With greater speeds and accuracy.
Does your data science team use ResNet? Neural Magic found a novel way to run ResNet models on commodity CPUs with GPU-class performance, at a fraction of the cost. By making ResNet models achieve best-in-class performance on everyday CPUs, teams can experience drastic cost savings. In this blog post, we’ll cover a brief history of ResNet, how it’s typically used, current limitations, and details on how Neural Magic makes running ResNet more performant and cheaper.
What is ResNet?
Short for Residual Networks, the ResNet model was the winner of the ImageNet Challenge in 2015. ResNets allow data scientists to train a deep neural network with 150+ layers successfully by utilizing “skip connections,” or shortcuts to skip over layers. This effectively simplifies the network by using fewer layers in initial training phases. In addition, skip connections reduce the impact of vanishing gradients, by reusing activations from a previous layer until the adjacent layer learns its weights.
How is ResNet Used?
Today, ResNet is a popular model for image classification and object detection use cases. According to our recent deep learning survey, more than half of the data scientists surveyed were using ResNet.
ResNet is so widely used because it’s a simple yet powerful computer vision model; teams can train hundreds or potentially thousands of layer, and still achieve great performance results. In addition, ResNet is roughly at the inflection point between accuracy and floating point operations per second (FLOPS), which makes it an appealing choice for precision applications.
Limitations of ResNet Models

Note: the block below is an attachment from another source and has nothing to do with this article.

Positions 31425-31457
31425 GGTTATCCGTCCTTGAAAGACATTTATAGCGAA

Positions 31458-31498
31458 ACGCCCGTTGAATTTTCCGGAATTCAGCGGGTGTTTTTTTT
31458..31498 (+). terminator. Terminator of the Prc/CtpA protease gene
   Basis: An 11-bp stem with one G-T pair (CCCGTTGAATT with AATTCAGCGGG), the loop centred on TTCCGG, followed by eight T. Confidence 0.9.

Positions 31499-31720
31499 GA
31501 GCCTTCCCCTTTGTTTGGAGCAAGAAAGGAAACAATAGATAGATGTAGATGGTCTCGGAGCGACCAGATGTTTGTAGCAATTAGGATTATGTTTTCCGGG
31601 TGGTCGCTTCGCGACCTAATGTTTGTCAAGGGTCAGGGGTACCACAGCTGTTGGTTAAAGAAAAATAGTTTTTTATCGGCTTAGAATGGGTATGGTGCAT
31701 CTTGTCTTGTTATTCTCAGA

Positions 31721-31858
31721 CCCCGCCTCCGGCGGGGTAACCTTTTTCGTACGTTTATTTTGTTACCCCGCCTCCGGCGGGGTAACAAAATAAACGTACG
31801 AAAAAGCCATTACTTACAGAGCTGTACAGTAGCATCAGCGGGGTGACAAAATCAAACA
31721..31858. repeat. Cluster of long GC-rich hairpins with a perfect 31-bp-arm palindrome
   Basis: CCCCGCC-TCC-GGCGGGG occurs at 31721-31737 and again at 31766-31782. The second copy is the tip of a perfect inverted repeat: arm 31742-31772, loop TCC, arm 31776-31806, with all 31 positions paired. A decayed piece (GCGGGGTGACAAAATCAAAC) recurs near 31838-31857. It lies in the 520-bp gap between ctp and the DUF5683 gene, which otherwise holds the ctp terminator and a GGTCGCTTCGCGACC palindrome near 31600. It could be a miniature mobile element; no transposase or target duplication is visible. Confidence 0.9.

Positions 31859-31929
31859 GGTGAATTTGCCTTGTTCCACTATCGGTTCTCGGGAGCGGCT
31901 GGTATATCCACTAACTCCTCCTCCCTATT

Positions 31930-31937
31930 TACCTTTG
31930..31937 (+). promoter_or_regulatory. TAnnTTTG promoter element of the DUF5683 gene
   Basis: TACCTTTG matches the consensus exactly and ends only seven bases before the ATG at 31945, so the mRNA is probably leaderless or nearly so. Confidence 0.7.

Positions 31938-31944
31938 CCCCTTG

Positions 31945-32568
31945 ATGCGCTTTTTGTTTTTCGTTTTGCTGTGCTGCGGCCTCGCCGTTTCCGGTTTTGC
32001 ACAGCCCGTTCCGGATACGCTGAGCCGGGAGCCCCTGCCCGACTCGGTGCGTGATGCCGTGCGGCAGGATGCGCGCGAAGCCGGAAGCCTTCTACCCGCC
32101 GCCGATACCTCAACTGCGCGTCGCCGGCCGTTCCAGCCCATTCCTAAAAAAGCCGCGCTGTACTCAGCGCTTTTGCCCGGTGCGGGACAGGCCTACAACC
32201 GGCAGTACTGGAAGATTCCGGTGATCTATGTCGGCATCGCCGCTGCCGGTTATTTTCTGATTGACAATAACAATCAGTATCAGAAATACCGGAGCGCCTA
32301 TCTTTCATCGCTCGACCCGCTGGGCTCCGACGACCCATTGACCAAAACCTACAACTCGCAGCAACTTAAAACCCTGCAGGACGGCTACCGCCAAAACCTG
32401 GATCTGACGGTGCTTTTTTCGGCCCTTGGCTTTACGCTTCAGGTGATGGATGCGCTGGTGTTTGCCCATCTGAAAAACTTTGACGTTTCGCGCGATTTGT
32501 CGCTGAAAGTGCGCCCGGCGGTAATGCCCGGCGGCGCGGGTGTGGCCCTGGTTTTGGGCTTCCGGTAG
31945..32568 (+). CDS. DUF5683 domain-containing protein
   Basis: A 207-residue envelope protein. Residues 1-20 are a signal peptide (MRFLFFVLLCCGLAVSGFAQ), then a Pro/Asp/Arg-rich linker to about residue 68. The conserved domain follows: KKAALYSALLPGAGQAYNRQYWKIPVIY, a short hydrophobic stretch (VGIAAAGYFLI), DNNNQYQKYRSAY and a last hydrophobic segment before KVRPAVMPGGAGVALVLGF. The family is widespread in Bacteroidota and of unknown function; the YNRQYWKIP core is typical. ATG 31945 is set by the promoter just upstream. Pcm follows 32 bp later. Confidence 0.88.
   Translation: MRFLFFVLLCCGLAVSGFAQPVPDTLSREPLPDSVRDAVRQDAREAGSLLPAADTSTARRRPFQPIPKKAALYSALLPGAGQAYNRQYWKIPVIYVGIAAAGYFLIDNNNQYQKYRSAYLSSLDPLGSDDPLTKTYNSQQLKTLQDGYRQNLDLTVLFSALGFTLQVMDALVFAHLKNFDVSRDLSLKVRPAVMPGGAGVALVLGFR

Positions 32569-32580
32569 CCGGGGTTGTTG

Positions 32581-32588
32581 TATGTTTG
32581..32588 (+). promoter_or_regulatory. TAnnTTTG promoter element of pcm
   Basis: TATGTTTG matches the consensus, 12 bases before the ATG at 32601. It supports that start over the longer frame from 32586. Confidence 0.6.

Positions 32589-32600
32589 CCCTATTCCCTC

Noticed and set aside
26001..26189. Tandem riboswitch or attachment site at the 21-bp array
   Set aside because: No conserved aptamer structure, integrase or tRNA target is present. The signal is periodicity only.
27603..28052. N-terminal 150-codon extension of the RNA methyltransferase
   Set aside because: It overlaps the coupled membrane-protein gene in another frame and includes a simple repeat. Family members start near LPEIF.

For most teams, the biggest challenges with ResNet lie in the model’s computational density, which requires significantly more FLOPS than similar models such as MobileNets or EfficientNets. Because they’re so computationally heavy, ResNets are typically run on GPUs. However, GPUs get increasingly costly when deploying ResNet models at scale. Often, teams either are running on expensive GPUs like NVIDIA Tesla v100s, or making performance sacrifices to deploy on NVIDIA p100s or T4s.
Fortunately, with Neural Magic, data science teams can get GPU-class performance without the cost – on everyday CPUs.
Using Neural Magic with ResNet
Using the Neural Magic Inference Engine, data scientists can run ResNet models on everyday Intel CPUs in production in three ways:
- Baseline (dense)
- Sparse (better performance with equivalent baseline accuracy)
- Sparse performance (a percentage point drop in accuracy, but even better performance).
For data scientists that want to run sparse models, Neural Magic has an optimized version of ResNet available for use via our model repo. This model can be run using the ImageNet dataset, or by transfer-learning via an API to make it specific to an organization’s own data. Using Neural Magic, data scientists can lower the cost of deep learning deployments on ResNet by using commodity CPUs, vs. expensive GPUs.
As a result, teams can increase their performance and decrease costs. Here are some of the benchmarks from a recent ResNet-50 test running Neural Magic Inference Engine software one a 4-core CPU and 18-core CPU vs. the 18-core CPU (without Neural Magic software) and NVIDIA T4 GPU.
Want to get better performance on ResNet at lower cost? Get a live demo to learn more